Virginia is as polarized as anywhere else these days, but there’s one topic that finds people in striking agreement: the political future of former governor Robert F. McDonnell.
They agree he shouldn’t have one.
In a new Washington Post poll, two-thirds of Virginia adults surveyed say McDonnell should not run for elected office again. Even among Republicans polled, 60 percent say the former governor should stick to private life.
The results are another reminder of McDonnell’s steep fall from grace, even after the U.S. Supreme Court overturned his public corruption conviction earlier this year.
After taking office as governor in 2010, McDonnell was a popular chief executive with national aspirations. A devout former Army reservist, he was a leader in the Republican Governors Association and had presidential buzz.
But McDonnell and his wife, Maureen, were indicted in 2014 on charges that they took $177,000 in gifts and loans from a business executive in return for helping promote his company’s dietary supplement. The McDonnells were convicted, and the former governor was sentenced to two years in prison.
The McDonnells remained free on appeal, and on June 27, the Supreme Court overturned the former governor’s conviction, ruling that simply talking to another official or setting up an event did not constitute taking an“official action” to benefit someone, as required under public corruption law.
Federal prosecutors are expected to decide this month whether to retry McDonnell, 62, under tougher standards laid out by the Supreme Court decision. On Wednesday, a bipartisan group of Virginia members of Congress, former Virginia attorneys general and attorneys general from other states wrote letters asking the Justice Department not to move forward with a new prosecution.
“[T]he McDonnell family has suffered greatly over the past three years, both financially and emotionally. Governor Terry McAuliffe so aptly explained last month when asked if DOJ should bring another case, ‘It is time to move on. The man has paid the price.’ We agree completely,” wrote the congressional group. The letter was signed by Rep. Scott Rigell (R-Virginia Beach) as well as Rep. Don Beyer (D-Alexandria) and five others.
The public officials are at odds with many of their constituents. In The Post’s poll, a plurality of 47 percent polled say the Supreme Court was wrong to overturn McDonnell’s conviction; 38 percent agree with the decision. Not surprisingly, 53 percent of self-identified Democrats said McDonnell’s corruption conviction should have been upheld, but 34 percent of Republicans did, as well. Aside from partisan divisions, the results were largely consistent across the state, by region and demographics.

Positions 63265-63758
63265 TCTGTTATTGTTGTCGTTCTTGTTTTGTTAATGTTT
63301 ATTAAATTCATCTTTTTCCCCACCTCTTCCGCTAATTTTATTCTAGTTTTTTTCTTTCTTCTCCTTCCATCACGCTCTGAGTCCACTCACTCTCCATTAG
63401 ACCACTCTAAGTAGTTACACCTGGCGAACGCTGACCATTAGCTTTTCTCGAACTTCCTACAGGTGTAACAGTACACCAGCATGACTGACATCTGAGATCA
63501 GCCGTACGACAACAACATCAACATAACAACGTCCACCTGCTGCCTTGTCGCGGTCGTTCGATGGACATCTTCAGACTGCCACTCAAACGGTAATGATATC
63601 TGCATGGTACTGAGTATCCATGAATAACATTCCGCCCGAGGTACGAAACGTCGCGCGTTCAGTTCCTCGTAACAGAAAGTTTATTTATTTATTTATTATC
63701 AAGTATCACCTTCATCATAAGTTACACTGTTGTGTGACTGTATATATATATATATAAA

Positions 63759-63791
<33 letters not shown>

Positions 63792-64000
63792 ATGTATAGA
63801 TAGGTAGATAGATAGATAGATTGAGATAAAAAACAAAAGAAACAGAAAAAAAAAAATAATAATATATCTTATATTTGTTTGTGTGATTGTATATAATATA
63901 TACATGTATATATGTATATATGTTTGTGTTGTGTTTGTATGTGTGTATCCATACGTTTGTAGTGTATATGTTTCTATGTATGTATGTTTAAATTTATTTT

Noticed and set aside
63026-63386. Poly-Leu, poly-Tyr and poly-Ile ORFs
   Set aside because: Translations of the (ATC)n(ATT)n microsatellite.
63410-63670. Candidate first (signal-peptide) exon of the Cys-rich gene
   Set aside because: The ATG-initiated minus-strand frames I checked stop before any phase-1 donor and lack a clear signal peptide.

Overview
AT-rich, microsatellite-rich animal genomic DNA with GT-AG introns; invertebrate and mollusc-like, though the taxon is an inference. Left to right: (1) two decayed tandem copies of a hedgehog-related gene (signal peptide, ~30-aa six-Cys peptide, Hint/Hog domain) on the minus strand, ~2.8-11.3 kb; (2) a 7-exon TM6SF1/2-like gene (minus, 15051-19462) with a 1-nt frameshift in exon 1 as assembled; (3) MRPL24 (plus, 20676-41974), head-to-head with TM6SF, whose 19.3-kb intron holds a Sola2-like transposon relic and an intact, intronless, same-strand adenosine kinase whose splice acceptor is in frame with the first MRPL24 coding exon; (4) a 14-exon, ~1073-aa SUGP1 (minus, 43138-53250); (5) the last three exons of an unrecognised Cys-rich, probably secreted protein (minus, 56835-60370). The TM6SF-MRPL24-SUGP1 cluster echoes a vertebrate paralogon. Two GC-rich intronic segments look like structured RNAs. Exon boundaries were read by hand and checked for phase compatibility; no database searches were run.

A harsher stance from average Virginians “doesn’t surprise me,” said Bob Holsworth, a former political science professor at Virginia Commonwealth University. The Supreme Court’s decision to set aside the verdict “didn’t change the basic sense that something was wrong here, whether or not it was illegal,” Holsworth said.
Because of the case, the Virginia General Assembly tightened its public ethics laws, limiting state lawmakers and candidates from receiving gifts of $100 or more from lobbyists. The Post’s poll finds widespread support for that action, with 61 percent of Virginians endorsing it as the right amount of restrictions. Twenty-three percent said the law doesn’t go far enough.
McDonnell, through a spokesman, declined to comment. In the months since his conviction, he has been at home in Virginia Beach — active with his four grandchildren; working with his sister in The McDonnell Group, a consulting firm that works on business development and investor recruitment; and doing charity work, according to a close associate.
Although he spent 22 years in public office, including as a state delegate and as Virginia attorney general, McDonnell has made no visible forays back into politics. In The Post’s poll, majorities of surveyed Virginians in every region and demographic group say he should not run again — with opposition peaking at 76 percent among liberals and 75 percent in the Washington suburbs.
But stranger things have happened.
“I think all the ingredients for a phoenix rising exist,” said Joe Morrissey, a former Democratic state delegate from Richmond who knows all about second and third acts in politics.
Morrissey resigned as delegate in 2014 when he was convicted of a misdemeanor charge of contributing to the delinquency of a minor for an alleged sexual relationship with his 17-year-old receptionist. The two are now married and have two children. Morrissey won reelection to the General Assembly, then stepped aside and is running for mayor of Richmond.
“I believe people put a tremendous value in redemption,” he said, adding that he contributed to McDonnell’s defense fund. “Peoples’ views change. . . . Who am I? But I would encourage him to run again.”
The Post’s poll was conducted Aug. 11-14 among a random sample of 1,002 Virginia adults interviewed on cellular and landline phones. The margin of sampling error is plus or minus four percentage points for overall results.
Scott Clement contributed to this report.